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The blog for ambitious founders.

My blog covers the MANY highs and lows of starting, scaling and selling my business for 7-figures, in just 4 years. If you're an ambitious entrepreneur then add your email below to get a new episode delivered every Wednesday.

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The reality of post-exit life.

It was something I dreamed about for so many years. Decades in fact.

How it would feel to have built a business, sold it and then have the ability to pick and choose what I did. If anything.

It was what kept me going during those challenging times that you face as a founder. Getting paid less than many of your team, not able to turn off your brain, feeling like you're going too fast yet not fast enough.

And on 21st September 2021, that dream became a reality for me.

I had built a business, sold it and now I was officially an exited founder.

So, how was the reality of post-exit life?

Well, to find the answer we need to fast forward to 1st June 2023. The day that I completed my earn out, and my post-exit life could really begin.

I could summarise post-exit life in one word. Brilliant.

Absolutely not what I expected it to be. And full of confusion and disappointment.

But still absolutely brilliant.

However, in this blog I'll touch on a few elements of post-exit life that caught me by surprise.

Who actually am I?

For the 4 years of running my business, and 18 months of earn out, I knew exactly who I was. I was my business and my business was me. We were inseparable, both physically and mentally.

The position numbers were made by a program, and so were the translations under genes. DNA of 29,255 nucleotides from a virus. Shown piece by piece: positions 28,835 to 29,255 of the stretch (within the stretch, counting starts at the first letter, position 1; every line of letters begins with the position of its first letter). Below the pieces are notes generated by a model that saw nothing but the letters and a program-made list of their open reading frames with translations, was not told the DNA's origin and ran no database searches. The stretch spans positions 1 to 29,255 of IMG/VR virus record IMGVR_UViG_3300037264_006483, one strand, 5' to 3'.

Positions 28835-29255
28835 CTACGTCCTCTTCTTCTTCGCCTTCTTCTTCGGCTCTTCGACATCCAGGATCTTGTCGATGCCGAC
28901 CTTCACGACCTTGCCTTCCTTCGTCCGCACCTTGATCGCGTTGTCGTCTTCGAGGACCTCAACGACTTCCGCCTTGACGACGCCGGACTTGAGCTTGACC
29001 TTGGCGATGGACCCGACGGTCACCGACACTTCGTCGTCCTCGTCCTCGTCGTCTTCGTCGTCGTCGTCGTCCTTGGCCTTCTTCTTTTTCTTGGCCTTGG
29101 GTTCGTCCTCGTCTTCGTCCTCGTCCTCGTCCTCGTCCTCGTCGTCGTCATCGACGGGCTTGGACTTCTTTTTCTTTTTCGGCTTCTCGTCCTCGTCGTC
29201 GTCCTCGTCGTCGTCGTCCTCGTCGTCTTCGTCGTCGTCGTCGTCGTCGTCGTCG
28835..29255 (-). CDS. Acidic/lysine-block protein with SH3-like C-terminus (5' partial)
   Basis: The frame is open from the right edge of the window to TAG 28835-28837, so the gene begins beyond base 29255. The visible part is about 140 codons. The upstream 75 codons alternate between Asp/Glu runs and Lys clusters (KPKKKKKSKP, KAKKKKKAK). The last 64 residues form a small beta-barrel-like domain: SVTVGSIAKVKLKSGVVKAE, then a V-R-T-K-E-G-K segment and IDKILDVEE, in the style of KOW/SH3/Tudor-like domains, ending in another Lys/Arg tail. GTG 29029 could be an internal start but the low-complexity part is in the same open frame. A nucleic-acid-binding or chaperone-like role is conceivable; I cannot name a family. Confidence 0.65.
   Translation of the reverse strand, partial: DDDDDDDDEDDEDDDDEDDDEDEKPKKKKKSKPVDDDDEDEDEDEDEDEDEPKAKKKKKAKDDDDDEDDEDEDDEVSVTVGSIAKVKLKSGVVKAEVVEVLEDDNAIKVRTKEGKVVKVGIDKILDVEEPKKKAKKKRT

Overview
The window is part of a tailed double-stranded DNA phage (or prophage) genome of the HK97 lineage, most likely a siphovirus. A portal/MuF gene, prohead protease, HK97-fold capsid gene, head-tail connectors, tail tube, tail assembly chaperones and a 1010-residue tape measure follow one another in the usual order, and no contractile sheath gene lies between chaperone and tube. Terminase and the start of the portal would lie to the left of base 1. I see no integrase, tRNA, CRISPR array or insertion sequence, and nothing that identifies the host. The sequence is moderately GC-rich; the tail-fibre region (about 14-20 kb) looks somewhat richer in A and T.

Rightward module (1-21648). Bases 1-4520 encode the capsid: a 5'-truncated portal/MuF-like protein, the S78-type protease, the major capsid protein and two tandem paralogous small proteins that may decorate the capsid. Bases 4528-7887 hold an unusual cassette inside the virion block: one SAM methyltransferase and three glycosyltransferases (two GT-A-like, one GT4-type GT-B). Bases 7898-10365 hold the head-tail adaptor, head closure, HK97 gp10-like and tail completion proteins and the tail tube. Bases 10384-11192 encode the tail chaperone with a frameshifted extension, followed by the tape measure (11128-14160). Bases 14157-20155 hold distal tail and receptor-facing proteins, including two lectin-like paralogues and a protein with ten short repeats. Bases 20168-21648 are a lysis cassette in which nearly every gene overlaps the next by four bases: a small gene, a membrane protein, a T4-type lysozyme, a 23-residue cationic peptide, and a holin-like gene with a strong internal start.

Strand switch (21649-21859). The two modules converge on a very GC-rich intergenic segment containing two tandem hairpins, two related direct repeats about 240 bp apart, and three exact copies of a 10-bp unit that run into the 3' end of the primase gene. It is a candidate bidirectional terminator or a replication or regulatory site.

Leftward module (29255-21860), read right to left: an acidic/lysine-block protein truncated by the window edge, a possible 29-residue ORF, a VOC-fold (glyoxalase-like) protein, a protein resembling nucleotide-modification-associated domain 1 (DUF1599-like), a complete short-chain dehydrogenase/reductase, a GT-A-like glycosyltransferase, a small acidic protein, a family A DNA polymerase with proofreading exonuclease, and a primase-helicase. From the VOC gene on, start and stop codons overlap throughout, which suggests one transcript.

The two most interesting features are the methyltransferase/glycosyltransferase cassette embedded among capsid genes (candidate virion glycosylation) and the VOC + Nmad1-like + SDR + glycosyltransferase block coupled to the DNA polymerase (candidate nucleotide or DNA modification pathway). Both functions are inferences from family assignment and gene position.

When the business is removed from you it takes some time to actually remember who you were beforehand. What made me happy? What did I like doing?

Suddenly you're in an amazing position to be able to do anything you want, but for me, it wasn't clear what that was straight away.

Like being handed an Amazon voucher and having no idea what to buy.

It takes time.

The above state of confusion doesn't clear after a week or two.

For me, it's almost a year since leaving my business for the last time and I'm still not fully clear what I want from life.

If someone asks me what I do, I still revert to "I recently sold my business". My new life mission isn't strong enough yet to overpower my previous one.

I tried to take some time off. I called it my 3 month retirement. But I was bored, like really bored, within weeks. And that boredom lead to lots of ideas and plans for new things to start.

I always had ideas (see here), but now I had time and resources. I was suddenly dangerous.

I had to really work at staying bored and saying no. I did an OK job, but definitely still overcommitted to things before figuring out what I actually wanted.

My problems aren't really problems.

You may be reading this blog thinking how you would kill for these problems if it meant that you could be financially free. Or judging me for complaining about a very privileged problem.

You would be absolutely right.